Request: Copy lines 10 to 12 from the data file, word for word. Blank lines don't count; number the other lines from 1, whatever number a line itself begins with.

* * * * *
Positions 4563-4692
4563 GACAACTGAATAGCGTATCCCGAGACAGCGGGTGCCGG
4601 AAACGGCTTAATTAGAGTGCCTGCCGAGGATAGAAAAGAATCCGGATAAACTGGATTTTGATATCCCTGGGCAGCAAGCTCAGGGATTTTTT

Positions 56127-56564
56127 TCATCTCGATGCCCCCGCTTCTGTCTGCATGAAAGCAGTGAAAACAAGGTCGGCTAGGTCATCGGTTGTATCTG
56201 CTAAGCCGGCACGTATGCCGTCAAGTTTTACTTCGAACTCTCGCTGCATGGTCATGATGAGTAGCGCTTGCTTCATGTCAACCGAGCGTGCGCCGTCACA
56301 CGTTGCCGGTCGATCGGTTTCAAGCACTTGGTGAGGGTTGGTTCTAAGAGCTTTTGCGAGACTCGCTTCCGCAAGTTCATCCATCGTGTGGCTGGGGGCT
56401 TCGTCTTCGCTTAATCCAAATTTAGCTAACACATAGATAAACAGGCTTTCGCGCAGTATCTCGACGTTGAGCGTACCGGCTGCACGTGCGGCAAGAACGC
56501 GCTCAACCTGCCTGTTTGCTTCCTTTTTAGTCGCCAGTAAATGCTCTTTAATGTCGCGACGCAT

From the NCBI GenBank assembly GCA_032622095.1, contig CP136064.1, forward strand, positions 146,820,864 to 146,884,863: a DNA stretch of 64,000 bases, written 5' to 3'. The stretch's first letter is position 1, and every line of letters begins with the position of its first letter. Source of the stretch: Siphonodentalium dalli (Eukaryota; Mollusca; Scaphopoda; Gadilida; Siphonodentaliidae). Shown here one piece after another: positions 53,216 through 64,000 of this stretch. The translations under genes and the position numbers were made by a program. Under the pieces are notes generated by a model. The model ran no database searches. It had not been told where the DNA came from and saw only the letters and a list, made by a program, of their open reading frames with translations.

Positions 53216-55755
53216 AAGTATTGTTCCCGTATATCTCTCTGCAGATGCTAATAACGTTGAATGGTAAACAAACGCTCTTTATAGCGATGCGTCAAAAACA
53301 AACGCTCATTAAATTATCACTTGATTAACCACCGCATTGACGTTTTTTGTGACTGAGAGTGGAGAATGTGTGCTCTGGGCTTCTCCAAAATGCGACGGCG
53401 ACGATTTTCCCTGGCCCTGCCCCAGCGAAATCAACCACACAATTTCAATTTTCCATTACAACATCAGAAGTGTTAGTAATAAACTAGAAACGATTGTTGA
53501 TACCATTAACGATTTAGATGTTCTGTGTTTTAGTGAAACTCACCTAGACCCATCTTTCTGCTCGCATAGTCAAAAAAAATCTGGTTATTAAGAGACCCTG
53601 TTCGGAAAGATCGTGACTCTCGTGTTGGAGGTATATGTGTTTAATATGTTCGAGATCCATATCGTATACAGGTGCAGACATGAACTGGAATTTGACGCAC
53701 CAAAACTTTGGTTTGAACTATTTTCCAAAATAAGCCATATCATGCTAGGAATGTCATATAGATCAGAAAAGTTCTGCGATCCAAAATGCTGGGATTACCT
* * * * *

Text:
From the NCBI GenBank assembly GCA_032622095.1, contig CP136064.1, forward strand, positions 146,820,864 to 146,884,863: a DNA stretch of 64,000 bases, written 5' to 3'. The stretch's first letter is position 1, and every line of letters begins with the position of its first letter. Source of the stretch: Siphonodentalium dalli (Eukaryota; Mollusca; Scaphopoda; Gadilida; Siphonodentaliidae). Shown here one piece after another: positions 53,216 through 64,000 of this stretch. The translations under genes and the position numbers were made by a program. Under the pieces are notes generated by a model. The model ran no database searches. It had not been told where the DNA came from and saw only the letters and a list, made by a program, of their open reading frames with translations.

Positions 53216-55755
53216 AAGTATTGTTCCCGTATATCTCTCTGCAGATGCTAATAACGTTGAATGGTAAACAAACGCTCTTTATAGCGATGCGTCAAAAACA